Not only is wine tasting a fantastic time, but it’s also the best way to learn about wine! It wasn’t until I started regularly wine tasting that I started to tap into which varietals I enjoy most, and what I like or don’t like when it comes to wine. It was also where I came to understand the myriad of factors and processes that impact the final product, including all things viticulture (growing and harvesting wine grapes), winemaking practices, barrel aging, and more. In short, wine tasting has made up the vast majority of my not-so-formal wine education!
If you’re new to wine, or new to wine tasting, the wine tasting experience can feel a little intimidating, especially if you’re among more experienced winos. Don’t worry, I got you. Below we’ll dive into a few tips on how to make it look like you know what you’re doing at a wine tasting, even if you have absolutely no idea. Fake it ’till ya make it definitely applies here!
1. Wine Tasting Etiquette
Even in the most casual of wine tasting settings, etiquette does matter. It’s all about ensuring a wonderful experience for you, the people around you, and the staff at the winery. Here are a couple often overlooked wine tasting etiquette tips:
Hygiene & Fragrance
Wine tasting is a sensory experience where you rely on your sense of smell to evaluate the wine, which can also impact what you taste. If you’re subject to your own aroma—or somebody else’s—it can impact your experience with the wine, and usually not in a positive way. Be sure to take care of your hygiene before you go out wine tasting, and skip the cologne, perfume, or body spray. There is nothing worse than having to choke down Chanel No. 5 or BO while trying to enjoy a wine tasting!
Be mindful of what you’re wearing on your lips when you go out wine tasting. Lipstick or gloss can be quite difficult to remove from wine glasses and it’s a giant pain for those that have to clean your glass when you’re finished. Skip the sticky, sparkly lipstuff when you go wine tasting. If you do like wearing color on your lips, go for a long wear lipstick or stain that won’t easily transfer to your glass.
If you wind up wearing something sticky on your lips, drink out of the same spot of the glass every time you take a sip. This will ensure that your lipstuff is only on one spot rather than all the way around around the rim.
Keeping these simple etiquette tips in mind will make you look like an expert even if you’re far from it!
2. Take Wine Tasting Notes!
I’d highly recommend bringing a notebook and attempting to take notes when you go wine tasting. Having a notebook out while tasting is an indicator that you are actually interested in learning, and it makes you appear that you are educated about wine! Often times, this means that person hosting your tasting will spend a bit more time to explain all the things. Jotting down notes on what they say is a great way to start learning about all things wine!
A wine tasting journal, like this one from Wine Folly, can help guide you through your tasting. I find these types of journals helpful when I have more time to spend with each tasting and can put some thought into detailed notes. That being said, a blank notebook works just as well! Here are a few things you can jot down in your notes:
- The types grapes used in the wine
- Where the fruit came from and any specs about the vineyard or farming practices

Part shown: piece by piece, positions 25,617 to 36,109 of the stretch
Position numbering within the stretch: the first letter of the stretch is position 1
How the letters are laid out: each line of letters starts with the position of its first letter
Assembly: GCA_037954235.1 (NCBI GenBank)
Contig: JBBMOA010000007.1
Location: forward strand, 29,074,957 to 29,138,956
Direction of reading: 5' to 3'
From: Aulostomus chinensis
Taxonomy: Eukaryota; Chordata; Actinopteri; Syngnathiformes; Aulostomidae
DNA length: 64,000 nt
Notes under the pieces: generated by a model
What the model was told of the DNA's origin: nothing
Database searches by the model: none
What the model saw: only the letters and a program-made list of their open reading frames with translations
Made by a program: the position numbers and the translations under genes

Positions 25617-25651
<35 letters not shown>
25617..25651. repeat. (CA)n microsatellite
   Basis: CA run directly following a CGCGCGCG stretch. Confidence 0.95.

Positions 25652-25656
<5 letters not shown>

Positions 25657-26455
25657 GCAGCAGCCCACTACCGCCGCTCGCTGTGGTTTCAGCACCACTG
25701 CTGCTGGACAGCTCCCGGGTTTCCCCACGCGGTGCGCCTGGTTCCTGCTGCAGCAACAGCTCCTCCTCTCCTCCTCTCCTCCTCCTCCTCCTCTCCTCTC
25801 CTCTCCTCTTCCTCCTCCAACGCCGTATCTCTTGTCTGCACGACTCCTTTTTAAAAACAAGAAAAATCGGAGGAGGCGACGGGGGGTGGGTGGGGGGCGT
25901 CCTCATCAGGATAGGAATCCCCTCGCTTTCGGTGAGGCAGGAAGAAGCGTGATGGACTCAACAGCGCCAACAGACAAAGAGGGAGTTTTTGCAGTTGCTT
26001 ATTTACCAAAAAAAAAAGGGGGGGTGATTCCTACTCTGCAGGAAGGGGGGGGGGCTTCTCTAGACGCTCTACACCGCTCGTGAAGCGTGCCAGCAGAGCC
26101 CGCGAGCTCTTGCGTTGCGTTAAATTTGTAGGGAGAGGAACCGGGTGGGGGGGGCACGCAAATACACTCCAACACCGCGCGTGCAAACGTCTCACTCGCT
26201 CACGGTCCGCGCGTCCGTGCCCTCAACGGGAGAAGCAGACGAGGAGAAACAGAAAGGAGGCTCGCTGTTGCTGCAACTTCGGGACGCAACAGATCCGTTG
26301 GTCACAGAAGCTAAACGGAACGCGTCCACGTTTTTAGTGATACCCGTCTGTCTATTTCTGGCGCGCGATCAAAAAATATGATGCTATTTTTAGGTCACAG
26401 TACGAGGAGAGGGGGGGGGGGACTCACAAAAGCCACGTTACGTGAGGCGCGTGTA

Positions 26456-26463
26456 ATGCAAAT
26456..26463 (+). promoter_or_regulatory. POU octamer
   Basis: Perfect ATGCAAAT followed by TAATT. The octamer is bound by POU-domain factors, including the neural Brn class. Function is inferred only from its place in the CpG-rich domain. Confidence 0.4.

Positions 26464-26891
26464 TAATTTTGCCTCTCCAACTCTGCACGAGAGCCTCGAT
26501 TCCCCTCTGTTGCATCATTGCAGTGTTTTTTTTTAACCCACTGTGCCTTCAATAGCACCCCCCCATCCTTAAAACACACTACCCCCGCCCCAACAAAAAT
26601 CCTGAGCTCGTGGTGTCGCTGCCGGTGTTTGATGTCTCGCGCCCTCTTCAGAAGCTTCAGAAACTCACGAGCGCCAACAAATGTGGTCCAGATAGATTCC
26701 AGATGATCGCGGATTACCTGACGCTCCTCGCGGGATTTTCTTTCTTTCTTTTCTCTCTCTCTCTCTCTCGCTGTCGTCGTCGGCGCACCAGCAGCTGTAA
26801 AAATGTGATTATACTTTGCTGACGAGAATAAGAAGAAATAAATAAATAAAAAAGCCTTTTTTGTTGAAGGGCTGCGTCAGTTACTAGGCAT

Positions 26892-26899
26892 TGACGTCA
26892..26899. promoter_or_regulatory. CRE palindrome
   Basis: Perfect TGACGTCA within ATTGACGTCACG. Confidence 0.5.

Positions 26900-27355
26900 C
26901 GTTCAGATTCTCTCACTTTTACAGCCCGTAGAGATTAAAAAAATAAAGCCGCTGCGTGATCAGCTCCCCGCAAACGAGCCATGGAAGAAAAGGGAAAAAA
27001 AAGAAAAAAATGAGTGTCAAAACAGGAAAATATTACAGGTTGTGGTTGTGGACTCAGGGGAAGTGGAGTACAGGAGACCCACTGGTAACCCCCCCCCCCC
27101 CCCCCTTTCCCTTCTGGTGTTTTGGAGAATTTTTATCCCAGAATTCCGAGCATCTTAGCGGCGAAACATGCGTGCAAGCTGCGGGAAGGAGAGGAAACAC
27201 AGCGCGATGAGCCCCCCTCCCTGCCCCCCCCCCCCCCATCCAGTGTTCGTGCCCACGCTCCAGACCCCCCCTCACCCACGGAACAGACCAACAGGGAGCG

- How the wine was made and aged
- Color and intensity of the wine (how it looks)
- Aromas in the wine (what it smells like)
- Flavors in the wine (what is tastes like)
- What the wine feels like in your mouth
Taking notes has enabled me to identify trends over time in terms of what I like. If there is something that really stood out to you, or something you really didn’t like, make sure to indicate that in your notes!
If taking notes feels overwhelming or you don’t feel like you can take good notes, don’t worry! Writing tasting notes is a skill and it takes practice. As you learn more about wine, as you taste more often, and as you take more notes, it will become easier. You’ll still look like a pro, even if you’re not an expert tasting notes writer.
3. How to Hold a Glass While Wine Tasting
As weird as it sounds, there is a right way and a wrong way to hold a wine glass. If you’re doing it wrong… well, that’s an indicator that you have no idea what you’re doing, and we are here to make it look like you know what you’re doing!
It’s common to see people holding a wine glass by the bowl of the glass, thanks in part to TV and movies that can’t quite get it right. It’s equally as cringe-y as seeing improper firearm grip on the silver screen. In short, holding a wine glass by the bowl or cupping the glass is a no-go! Not only does it make you look like a newbie, but the heat of your hand can impact the temperature of the wine. We don’t want that!
For a wine glass with a stem, always hold the glass by the stem or the base of the glass. This goes for any time you have the glass in your hand, whether you are taking a sip or carrying a glass around as you socialize.
For stemless glasses, avoid cupping the glass in your hand. It’s tempting to cup the glass considering there is no stem, but this isn’t the best approach. Hold a stemless glass by the sides of the glass—I try to keep my hand above the wine.
I hope you found these tips helpful! Put them into practice next time you go wine tasting and let me know how it goes. Stay tuned for Part 2, coming soon. In the meantime, you can also check out my post on the 4 Rule of Wine Tasting. Cheers!